Striking nurses have called off their nationwide strike that has paralysed operations in most public hospitals for four weeks.
The government had declared the strike illegal and had ordered the nurses to return to work.
Last week judge Maureen Onyango of the Industrial court ordered the nurses to resume work declaring their strike illegal. Meanwhile, more than 200 clinical officers have moved seeking to stop various ministries from deducting their salaries and submitting them to the Union of Kenya Civil Servants.
Under a certificate of urgency, Brian Were, Jacinta Ireri and Stella Wangari, acting on behalf of their colleagues, claim they have never subscribed to the Union of Kenya Civil Servants individually or through any registered agreement.
"There is substantial number of us in private employment or practice and do not belong to any trade union as there is none that caters for our interest as professional clinical officers," they said.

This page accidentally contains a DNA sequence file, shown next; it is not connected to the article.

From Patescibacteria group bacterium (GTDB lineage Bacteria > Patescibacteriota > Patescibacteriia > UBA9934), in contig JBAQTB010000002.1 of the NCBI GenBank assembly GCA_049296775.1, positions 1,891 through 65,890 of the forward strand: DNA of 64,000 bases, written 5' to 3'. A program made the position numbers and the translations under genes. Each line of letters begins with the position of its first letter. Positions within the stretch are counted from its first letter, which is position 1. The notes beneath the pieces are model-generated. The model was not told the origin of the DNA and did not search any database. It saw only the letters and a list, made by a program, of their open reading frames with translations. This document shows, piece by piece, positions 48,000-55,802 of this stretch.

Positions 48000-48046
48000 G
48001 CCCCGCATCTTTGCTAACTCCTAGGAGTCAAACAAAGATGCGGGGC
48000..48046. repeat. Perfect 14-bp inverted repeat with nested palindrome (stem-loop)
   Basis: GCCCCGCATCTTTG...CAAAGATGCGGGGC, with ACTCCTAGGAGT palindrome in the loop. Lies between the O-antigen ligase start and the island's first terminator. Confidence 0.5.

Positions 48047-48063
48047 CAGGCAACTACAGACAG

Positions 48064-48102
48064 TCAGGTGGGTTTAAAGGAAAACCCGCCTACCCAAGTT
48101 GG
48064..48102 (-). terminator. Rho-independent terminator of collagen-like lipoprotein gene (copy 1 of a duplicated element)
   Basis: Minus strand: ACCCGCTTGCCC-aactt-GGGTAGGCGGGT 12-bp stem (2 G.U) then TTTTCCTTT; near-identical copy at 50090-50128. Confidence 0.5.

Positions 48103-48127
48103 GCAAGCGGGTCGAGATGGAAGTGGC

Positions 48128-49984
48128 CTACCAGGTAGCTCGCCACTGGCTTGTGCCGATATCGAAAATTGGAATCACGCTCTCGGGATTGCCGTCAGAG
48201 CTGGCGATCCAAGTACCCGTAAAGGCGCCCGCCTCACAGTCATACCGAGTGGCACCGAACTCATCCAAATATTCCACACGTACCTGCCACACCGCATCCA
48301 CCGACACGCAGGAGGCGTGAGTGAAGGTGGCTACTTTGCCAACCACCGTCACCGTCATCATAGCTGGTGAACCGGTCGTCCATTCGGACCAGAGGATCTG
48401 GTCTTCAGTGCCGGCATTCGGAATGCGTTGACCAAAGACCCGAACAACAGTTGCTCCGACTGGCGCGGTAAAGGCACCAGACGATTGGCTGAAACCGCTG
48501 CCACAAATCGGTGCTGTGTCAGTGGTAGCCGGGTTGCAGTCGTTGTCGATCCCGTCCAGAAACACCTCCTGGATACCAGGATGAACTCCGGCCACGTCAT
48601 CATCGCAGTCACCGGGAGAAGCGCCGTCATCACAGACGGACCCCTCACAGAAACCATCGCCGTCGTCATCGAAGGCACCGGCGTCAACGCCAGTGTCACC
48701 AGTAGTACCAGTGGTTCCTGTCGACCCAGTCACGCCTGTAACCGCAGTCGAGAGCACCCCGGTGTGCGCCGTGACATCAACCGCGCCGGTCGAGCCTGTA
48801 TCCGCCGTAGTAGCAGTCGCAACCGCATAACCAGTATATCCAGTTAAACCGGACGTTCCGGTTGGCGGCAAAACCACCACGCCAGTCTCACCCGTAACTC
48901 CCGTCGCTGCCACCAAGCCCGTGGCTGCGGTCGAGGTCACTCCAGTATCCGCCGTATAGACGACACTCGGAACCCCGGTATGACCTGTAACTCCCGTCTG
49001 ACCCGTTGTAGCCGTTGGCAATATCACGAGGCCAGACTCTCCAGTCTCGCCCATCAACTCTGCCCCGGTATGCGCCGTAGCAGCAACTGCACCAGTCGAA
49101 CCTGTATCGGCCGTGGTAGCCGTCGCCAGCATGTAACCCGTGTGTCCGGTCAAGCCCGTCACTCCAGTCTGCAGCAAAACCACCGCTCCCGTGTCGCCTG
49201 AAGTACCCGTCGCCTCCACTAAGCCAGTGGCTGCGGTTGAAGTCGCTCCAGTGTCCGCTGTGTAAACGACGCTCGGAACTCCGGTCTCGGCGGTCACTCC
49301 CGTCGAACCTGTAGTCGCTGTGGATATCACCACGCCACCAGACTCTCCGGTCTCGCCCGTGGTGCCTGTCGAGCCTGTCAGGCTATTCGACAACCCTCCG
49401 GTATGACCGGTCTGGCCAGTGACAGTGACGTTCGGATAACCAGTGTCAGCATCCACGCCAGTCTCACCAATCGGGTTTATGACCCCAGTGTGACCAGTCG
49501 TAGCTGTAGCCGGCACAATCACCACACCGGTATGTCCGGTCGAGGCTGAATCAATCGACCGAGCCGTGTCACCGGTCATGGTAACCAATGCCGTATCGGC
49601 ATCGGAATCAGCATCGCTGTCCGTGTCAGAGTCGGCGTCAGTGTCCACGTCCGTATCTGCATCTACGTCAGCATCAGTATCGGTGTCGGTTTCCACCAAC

They claim they have been deprived of their right of association by being denied an opportunity to register a trade union of their choice, the Union of Kenya Clinical Officers, as guaranteed by the constitution. "We are strangers to the Union of Kenya Civil Servants and we cannot be forced to remain in any trade union," they said.
The three argue that they have exclusive rights to freely form, join or participate in the activities and programmes of a trade union of their choice and to choose to leave the trade union when they desire to do so.
Those sued include the Attorney General, the Ministers of Labour, Public Health Medical Services, the Registrar of Trade Unions, Union of Kenya Civil servants and the Kenya Union of Domestic,
Hotels and Hospital workers. The said deductions of their salaries have persisted despite having written to the ministries asking them to cease from making the illegal deductions and remitting the same to the union.The case will be heard today.